Groan. As I said up above. That really jars to me. Surely you should be invited to the programme if you are at (increased) risk, and not told it’s up to you to sort it, especially when you are getting older and in some cases more forgetful. That just reeks of cost-cutting to me. More about costs in a minute.
And in the summary:
Breast screening reduces the risk of women dying from breast cancer.
That, is a very sweeping and misleading statement which I personally would not be happy to have published.
You can only come out with that sort of comment when you have explained how you have got there. And this leaflet does not do that.
As I said before, screening programmes are analysed on their effectiveness over a population. That statement above suggests that if I go for screening it will reduce my chances of dying from breast cancer. That is so not accurate. It might not say ‘..reduces your individual risk, roughseas, …. ‘ but as I am a woman it is not unreasonable that I make that conclusion.
I do know what it means, but most female members of the population invited for screening have not had the advantage of working for the programme and understanding the terminology and the thinking behind it.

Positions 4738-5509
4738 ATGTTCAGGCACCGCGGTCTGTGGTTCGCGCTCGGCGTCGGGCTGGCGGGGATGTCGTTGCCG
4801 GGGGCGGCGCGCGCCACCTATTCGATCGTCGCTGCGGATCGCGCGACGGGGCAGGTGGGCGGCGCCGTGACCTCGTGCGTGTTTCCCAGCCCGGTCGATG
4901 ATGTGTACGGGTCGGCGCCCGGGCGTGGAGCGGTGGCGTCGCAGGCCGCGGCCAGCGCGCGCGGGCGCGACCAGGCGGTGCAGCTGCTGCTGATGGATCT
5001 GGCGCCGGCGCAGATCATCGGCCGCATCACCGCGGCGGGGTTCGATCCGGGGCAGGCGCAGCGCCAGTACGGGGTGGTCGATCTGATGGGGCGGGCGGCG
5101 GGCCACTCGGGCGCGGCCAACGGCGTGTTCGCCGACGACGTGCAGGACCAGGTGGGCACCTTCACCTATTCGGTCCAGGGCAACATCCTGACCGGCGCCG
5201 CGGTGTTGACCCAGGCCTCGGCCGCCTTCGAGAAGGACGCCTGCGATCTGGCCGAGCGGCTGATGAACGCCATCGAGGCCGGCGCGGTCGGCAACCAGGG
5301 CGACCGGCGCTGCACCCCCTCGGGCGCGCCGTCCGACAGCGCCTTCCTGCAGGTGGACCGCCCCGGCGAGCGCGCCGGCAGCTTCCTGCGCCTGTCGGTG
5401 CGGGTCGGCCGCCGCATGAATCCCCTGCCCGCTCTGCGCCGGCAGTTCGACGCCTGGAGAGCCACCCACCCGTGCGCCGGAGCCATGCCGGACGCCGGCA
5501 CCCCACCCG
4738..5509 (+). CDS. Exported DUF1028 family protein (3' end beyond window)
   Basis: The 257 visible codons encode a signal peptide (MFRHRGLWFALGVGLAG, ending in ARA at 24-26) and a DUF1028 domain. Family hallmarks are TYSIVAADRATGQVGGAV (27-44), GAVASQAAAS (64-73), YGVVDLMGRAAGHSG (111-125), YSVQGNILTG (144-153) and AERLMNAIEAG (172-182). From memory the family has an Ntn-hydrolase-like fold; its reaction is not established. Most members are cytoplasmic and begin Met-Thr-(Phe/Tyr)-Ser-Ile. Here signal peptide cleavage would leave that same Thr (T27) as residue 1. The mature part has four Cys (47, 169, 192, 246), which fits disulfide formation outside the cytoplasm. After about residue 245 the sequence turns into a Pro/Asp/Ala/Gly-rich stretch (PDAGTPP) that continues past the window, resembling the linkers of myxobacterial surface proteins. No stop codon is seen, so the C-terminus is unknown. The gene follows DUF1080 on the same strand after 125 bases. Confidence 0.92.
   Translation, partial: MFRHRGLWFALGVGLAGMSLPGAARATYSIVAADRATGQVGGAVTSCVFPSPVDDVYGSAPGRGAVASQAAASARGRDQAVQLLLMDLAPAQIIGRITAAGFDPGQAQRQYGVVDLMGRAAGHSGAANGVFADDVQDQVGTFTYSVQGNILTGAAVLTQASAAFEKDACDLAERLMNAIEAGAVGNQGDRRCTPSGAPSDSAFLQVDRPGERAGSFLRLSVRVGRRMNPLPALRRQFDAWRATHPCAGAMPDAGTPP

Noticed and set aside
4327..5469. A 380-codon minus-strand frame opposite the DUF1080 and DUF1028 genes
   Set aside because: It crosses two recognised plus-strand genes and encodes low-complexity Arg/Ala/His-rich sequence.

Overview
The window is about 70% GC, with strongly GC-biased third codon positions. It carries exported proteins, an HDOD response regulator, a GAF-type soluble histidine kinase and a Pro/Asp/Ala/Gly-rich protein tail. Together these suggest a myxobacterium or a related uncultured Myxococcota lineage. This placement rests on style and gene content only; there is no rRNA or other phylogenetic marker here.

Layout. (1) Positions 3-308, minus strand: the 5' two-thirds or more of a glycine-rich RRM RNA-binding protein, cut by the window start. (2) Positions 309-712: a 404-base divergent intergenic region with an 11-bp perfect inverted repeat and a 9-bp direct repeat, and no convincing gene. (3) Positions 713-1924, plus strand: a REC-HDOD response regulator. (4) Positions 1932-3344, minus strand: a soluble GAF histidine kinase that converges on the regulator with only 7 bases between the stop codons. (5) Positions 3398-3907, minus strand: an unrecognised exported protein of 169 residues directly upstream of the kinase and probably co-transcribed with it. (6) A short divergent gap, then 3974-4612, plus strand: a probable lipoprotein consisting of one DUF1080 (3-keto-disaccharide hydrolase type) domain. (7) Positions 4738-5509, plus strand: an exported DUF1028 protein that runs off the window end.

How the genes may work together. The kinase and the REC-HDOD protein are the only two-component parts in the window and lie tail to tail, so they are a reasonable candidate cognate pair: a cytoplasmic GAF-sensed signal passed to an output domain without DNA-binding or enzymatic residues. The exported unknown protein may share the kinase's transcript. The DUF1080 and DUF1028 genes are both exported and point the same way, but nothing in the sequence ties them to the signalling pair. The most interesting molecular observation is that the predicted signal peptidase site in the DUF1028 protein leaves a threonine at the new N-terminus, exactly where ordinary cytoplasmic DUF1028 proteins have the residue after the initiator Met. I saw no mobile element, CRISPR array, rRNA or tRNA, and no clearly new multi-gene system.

What it will do, is – possibly – find a cancer earlier, that at some point may not have been detected for some months/years and therefore gets diagnosed ‘later’. That is not the same thing at all as saying it will reduce the risk of dying.
What screening also achieves – over a large population, and, assuming that enough people go for the screening, which is a critical point – is, reduces the overall deaths from breast cancer for that population. Allegedly.
Why do I say allegedly? Because there are other factors that affect death rates from breast cancer. How about improved treatments for example? New drugs?
At which point I shall provide a link to this timely and thought-provoking article from The (Melbourne) Age.
It saves me making this post any longer as it summarises a lot of the controversy and challenges around screening. Also, read the comments at the bottom, as there are some very differing and all equally valid points of view.
And get this extract from the body of that article:
BreastScreen Victoria’s Vicki Pridmore said those working in breast screening were well aware of the debate, but did not feel the need to talk to women about it in great detail when there was little consensus.
How totally patronising. Surely the fact that there isn’t consensus is exactly why women need to be informed??
One of the issues that arises, in that article, unsurprisingly – is – cost. In the UK, the programme is estimated to cost around £96 million a year. Yes, £96M for a hell of a lot of women to be screened every three years to find out they don’t have breast cancer.